realistic, feet on the ground, not always pushing the board to stretch beyond
their comfort zone. They finally have the opportunity to move the organization
back to “reality.” And while they feel this is being prudent, it is
actually simply reacting to the long-term creative tension of being a board
with a visionary ED. The board is seeking to hire from their own comfort zone,
which is, again, not a great position for hiring.
Finally, in Scenario #4, the
board feels it must find someone to fill in the hole left by the person who
embodied the heart and soul of the organization. Like a lover who has lost her
passionate other half, decisions made when we are anxiously hoping we will find
someone to make us whole are rarely a condition for hiring
So what results have we seen
in these scenarios?
Scenario #1, we have seen the hiring of competent administrators, who are
able to simply maintain. The boards are relieved that the ship seems to be
sailing smoothly, but those organizations are making little impact in their
communities and doing very little to even acknowledge their potential for
Scenario #2, we have seen chaos and stagnation. We have seen staff turnover
(in one case, an organization lost its entire senior staff within just one
year!), and a focus on money over mission that further alienates the community.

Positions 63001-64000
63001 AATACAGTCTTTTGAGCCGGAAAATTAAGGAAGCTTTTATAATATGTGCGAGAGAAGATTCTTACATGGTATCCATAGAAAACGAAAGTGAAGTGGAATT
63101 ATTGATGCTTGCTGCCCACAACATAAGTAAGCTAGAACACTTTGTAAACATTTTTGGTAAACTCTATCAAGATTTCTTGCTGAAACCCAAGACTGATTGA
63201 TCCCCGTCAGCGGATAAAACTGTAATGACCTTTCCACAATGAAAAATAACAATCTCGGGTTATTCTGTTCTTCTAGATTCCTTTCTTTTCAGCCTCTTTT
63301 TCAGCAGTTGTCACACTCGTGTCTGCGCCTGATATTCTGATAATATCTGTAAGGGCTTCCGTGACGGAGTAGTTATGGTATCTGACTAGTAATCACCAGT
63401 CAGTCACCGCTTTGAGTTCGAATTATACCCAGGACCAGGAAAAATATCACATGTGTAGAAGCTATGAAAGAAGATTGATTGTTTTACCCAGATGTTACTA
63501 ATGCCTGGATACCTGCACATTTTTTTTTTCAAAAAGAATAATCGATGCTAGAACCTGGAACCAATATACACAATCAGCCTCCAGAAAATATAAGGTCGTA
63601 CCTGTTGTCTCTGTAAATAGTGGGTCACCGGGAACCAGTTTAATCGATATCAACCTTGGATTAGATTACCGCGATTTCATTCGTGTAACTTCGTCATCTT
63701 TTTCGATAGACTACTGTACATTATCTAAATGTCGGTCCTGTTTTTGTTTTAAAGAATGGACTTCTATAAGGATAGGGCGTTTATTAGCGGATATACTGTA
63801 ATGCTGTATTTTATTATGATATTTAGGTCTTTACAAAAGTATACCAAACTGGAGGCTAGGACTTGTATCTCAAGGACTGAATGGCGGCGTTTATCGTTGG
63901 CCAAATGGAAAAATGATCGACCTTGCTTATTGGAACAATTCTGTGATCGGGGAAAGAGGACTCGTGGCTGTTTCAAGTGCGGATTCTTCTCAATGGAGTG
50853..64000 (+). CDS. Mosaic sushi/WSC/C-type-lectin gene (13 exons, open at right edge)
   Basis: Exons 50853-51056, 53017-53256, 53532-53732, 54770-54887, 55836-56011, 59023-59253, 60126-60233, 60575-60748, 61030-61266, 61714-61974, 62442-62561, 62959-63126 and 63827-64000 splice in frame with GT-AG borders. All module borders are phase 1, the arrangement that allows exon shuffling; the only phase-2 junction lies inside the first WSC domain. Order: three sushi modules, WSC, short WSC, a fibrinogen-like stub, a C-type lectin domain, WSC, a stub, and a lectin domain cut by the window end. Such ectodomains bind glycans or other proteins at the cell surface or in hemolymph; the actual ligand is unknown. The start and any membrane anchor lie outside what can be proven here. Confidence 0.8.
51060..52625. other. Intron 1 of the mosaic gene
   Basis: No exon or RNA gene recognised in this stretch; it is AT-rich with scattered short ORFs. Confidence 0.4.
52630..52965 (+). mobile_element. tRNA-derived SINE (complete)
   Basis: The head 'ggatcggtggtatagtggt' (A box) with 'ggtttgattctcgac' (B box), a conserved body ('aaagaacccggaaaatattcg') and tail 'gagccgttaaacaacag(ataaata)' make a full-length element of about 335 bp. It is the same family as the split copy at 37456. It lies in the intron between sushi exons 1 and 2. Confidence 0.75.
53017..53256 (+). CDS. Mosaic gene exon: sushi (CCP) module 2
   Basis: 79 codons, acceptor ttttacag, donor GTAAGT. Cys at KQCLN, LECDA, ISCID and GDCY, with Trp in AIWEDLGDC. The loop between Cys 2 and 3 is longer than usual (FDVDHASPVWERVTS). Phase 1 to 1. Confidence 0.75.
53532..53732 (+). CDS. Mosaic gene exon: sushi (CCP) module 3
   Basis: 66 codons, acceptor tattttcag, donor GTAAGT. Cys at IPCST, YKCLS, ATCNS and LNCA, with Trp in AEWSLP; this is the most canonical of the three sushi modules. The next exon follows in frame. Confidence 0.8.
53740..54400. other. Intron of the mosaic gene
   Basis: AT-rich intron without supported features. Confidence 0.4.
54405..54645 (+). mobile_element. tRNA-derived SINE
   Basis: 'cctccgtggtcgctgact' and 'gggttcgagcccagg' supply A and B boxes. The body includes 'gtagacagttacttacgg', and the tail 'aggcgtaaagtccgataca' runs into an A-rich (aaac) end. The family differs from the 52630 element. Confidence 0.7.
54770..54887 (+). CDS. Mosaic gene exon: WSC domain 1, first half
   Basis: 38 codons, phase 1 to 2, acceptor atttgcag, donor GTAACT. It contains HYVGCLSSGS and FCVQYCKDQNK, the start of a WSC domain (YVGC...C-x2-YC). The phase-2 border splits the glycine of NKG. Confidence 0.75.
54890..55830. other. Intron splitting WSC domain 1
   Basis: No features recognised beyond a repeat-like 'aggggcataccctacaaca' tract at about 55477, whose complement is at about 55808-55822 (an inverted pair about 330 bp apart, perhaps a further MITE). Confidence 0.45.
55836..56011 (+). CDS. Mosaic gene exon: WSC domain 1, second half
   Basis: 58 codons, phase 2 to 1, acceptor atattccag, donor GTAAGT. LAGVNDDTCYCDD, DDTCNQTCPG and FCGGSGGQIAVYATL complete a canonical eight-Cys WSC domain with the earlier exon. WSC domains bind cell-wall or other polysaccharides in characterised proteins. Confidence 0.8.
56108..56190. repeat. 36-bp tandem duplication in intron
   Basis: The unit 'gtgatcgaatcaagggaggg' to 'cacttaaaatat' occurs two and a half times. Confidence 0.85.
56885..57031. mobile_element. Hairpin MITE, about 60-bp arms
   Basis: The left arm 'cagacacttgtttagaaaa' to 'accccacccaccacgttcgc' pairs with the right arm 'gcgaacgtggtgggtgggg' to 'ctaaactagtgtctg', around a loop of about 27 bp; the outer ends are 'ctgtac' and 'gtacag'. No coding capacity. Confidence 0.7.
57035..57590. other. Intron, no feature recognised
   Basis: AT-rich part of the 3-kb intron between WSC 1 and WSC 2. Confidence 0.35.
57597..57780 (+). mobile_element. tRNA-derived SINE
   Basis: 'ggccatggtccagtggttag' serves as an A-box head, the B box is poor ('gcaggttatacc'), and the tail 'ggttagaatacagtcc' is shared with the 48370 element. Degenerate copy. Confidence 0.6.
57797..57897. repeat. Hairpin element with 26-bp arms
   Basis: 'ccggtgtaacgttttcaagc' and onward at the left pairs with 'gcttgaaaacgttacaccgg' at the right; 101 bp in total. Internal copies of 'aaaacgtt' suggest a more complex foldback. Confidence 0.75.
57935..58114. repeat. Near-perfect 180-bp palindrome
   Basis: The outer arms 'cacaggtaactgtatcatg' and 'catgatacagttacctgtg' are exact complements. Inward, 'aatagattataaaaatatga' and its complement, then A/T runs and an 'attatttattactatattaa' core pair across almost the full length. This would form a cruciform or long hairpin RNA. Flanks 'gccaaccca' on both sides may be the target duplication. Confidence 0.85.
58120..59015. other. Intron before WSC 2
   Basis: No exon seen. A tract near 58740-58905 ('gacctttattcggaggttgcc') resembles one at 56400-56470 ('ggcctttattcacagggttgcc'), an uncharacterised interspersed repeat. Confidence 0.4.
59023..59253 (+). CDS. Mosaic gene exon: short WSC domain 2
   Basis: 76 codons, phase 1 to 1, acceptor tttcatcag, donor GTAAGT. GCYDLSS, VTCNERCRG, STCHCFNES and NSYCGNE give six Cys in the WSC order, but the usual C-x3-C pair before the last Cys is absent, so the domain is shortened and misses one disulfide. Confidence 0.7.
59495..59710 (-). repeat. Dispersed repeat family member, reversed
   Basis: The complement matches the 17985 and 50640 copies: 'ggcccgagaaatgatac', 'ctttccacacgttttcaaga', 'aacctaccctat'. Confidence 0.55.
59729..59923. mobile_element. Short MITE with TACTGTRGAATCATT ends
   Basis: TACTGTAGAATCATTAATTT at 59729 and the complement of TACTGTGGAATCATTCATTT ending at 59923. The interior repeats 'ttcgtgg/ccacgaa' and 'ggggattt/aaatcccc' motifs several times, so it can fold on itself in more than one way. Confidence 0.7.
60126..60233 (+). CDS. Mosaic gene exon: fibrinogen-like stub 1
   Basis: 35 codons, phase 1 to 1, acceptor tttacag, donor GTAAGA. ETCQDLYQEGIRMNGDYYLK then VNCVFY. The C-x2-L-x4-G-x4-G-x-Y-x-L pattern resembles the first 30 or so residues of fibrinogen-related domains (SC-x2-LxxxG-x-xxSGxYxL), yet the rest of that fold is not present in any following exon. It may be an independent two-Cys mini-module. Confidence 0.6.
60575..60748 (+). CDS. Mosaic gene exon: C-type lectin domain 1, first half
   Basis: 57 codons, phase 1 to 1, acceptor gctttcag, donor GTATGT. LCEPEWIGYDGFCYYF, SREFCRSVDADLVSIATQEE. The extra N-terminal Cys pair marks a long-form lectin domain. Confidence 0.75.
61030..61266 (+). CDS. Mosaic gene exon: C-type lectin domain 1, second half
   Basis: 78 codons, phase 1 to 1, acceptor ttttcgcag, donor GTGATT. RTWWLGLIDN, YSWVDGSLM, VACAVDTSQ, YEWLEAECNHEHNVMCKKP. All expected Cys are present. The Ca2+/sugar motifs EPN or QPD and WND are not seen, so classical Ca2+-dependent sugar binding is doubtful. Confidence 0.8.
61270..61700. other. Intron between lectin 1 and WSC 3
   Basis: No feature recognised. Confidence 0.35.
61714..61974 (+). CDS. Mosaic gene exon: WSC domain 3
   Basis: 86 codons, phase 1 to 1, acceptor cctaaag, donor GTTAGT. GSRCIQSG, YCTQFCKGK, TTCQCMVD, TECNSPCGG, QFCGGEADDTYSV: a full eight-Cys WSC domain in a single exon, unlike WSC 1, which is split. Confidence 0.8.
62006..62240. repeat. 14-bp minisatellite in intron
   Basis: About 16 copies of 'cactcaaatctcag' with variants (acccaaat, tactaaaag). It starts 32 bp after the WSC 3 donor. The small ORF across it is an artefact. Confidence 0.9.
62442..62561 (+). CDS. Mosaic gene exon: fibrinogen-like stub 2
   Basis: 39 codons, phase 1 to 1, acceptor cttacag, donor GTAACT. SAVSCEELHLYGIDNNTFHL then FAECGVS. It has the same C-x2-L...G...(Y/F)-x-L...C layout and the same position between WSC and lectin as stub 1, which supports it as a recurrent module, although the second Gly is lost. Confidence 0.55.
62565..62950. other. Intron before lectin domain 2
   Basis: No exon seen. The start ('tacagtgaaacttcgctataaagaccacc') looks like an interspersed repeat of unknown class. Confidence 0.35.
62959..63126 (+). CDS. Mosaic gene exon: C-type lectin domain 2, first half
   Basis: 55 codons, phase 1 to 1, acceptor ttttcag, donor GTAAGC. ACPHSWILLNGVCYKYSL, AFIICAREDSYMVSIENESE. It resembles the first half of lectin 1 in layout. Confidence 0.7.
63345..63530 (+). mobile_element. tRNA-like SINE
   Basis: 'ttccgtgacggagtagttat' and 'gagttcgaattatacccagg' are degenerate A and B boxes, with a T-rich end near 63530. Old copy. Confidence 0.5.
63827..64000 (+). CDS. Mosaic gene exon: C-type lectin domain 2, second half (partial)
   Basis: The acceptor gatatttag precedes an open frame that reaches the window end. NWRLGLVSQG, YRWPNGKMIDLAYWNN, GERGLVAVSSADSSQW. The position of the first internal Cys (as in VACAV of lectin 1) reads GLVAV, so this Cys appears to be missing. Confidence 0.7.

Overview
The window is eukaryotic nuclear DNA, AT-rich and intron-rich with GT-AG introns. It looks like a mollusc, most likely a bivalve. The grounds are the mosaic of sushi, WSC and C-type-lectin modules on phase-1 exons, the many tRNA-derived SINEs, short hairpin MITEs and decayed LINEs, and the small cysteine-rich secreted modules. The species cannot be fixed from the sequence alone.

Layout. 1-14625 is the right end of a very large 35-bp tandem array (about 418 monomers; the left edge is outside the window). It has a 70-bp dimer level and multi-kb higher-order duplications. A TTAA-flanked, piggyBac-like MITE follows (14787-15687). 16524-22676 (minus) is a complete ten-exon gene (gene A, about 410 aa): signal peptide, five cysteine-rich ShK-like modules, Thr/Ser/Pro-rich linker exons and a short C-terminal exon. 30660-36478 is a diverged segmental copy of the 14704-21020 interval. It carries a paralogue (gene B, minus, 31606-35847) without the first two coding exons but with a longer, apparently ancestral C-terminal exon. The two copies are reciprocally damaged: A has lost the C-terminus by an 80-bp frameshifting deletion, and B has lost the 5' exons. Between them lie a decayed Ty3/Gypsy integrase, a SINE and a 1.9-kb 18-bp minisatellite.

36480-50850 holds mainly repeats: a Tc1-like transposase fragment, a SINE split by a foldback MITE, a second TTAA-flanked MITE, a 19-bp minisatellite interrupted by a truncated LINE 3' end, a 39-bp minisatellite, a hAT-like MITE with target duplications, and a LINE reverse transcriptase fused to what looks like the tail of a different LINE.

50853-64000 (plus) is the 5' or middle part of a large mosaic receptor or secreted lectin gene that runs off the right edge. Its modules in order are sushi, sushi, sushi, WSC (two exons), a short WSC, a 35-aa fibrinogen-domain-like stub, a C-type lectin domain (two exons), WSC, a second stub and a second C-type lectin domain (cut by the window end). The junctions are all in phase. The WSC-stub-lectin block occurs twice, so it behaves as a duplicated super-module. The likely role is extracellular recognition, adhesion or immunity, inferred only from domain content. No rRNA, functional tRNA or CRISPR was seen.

The new person is often asked to leave after a short term. If that person does
stay on, the organization typically becomes focused on building its own empire
(bigger building, more non-program staff such as a fundraising department),
rather than focusing on its potential for creating impact in the community -
the kinds of activities that would build ongoing community support. Community
resentment evolves from a temporary reaction to a permanent
Scenario #3, we have seen new hires step into organizations with a
pre-established visionary culture, both internally and out in the community.
Because those new EDs were hired to be just the opposite of their visionary
predecessors, we have seen those individuals almost immediately alienate the
staff and the community, both of whom had enthusiastically supported the former
visionary role of the organization and its ED. We often see the “new
guy” last only 18 months. Unfortunately, we have also seen staff leave in
droves before the new guy leaves, which further decimates the organization.
from Scenario #4, we have seen the kind of chaos that comes with ongoing
change of direction. We also see additional CEO / ED turnover in this
particular situation, as there are only two kinds of visionary leaders - those
who stay put and joyfully do their work in the same place forever, and those
who flit from place to place, always looking for the next exciting adventure.
Your board is not likely to hire the first one, because she is not leaving her